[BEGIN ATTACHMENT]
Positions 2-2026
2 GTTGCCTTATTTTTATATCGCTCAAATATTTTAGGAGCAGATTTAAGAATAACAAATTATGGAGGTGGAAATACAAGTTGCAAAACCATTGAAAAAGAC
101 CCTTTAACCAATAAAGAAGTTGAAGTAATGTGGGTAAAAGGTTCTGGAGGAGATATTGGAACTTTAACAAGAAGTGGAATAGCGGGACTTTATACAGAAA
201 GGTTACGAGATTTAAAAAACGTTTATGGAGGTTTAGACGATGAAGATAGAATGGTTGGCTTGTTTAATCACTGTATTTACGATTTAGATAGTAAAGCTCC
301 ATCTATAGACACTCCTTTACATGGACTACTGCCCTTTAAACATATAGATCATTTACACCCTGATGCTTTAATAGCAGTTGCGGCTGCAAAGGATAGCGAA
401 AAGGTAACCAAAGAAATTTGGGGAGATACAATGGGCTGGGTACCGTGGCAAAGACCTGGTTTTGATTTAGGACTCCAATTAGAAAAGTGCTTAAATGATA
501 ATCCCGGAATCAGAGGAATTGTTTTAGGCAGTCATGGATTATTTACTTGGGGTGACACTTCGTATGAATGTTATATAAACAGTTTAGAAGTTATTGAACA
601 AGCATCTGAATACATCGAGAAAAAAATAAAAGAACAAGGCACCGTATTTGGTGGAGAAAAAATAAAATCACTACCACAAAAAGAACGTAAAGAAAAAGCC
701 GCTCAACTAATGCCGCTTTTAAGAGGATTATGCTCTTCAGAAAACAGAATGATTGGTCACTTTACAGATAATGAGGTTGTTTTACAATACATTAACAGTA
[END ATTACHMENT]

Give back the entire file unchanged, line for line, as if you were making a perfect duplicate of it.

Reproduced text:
Positions 2-2026
2 GTTGCCTTATTTTTATATCGCTCAAATATTTTAGGAGCAGATTTAAGAATAACAAATTATGGAGGTGGAAATACAAGTTGCAAAACCATTGAAAAAGAC
101 CCTTTAACCAATAAAGAAGTTGAAGTAATGTGGGTAAAAGGTTCTGGAGGAGATATTGGAACTTTAACAAGAAGTGGAATAGCGGGACTTTATACAGAAA
201 GGTTACGAGATTTAAAAAACGTTTATGGAGGTTTAGACGATGAAGATAGAATGGTTGGCTTGTTTAATCACTGTATTTACGATTTAGATAGTAAAGCTCC
301 ATCTATAGACACTCCTTTACATGGACTACTGCCCTTTAAACATATAGATCATTTACACCCTGATGCTTTAATAGCAGTTGCGGCTGCAAAGGATAGCGAA
401 AAGGTAACCAAAGAAATTTGGGGAGATACAATGGGCTGGGTACCGTGGCAAAGACCTGGTTTTGATTTAGGACTCCAATTAGAAAAGTGCTTAAATGATA
501 ATCCCGGAATCAGAGGAATTGTTTTAGGCAGTCATGGATTATTTACTTGGGGTGACACTTCGTATGAATGTTATATAAACAGTTTAGAAGTTATTGAACA
601 AGCATCTGAATACATCGAGAAAAAAATAAAAGAACAAGGCACCGTATTTGGTGGAGAAAAAATAAAATCACTACCACAAAAAGAACGTAAAGAAAAAGCC
701 GCTCAACTAATGCCGCTTTTAAGAGGATTATGCTCTTCAGAAAACAGAATGATTGGTCACTTTACAGATAATGAGGTTGTTTTACAATACATTAACAGTA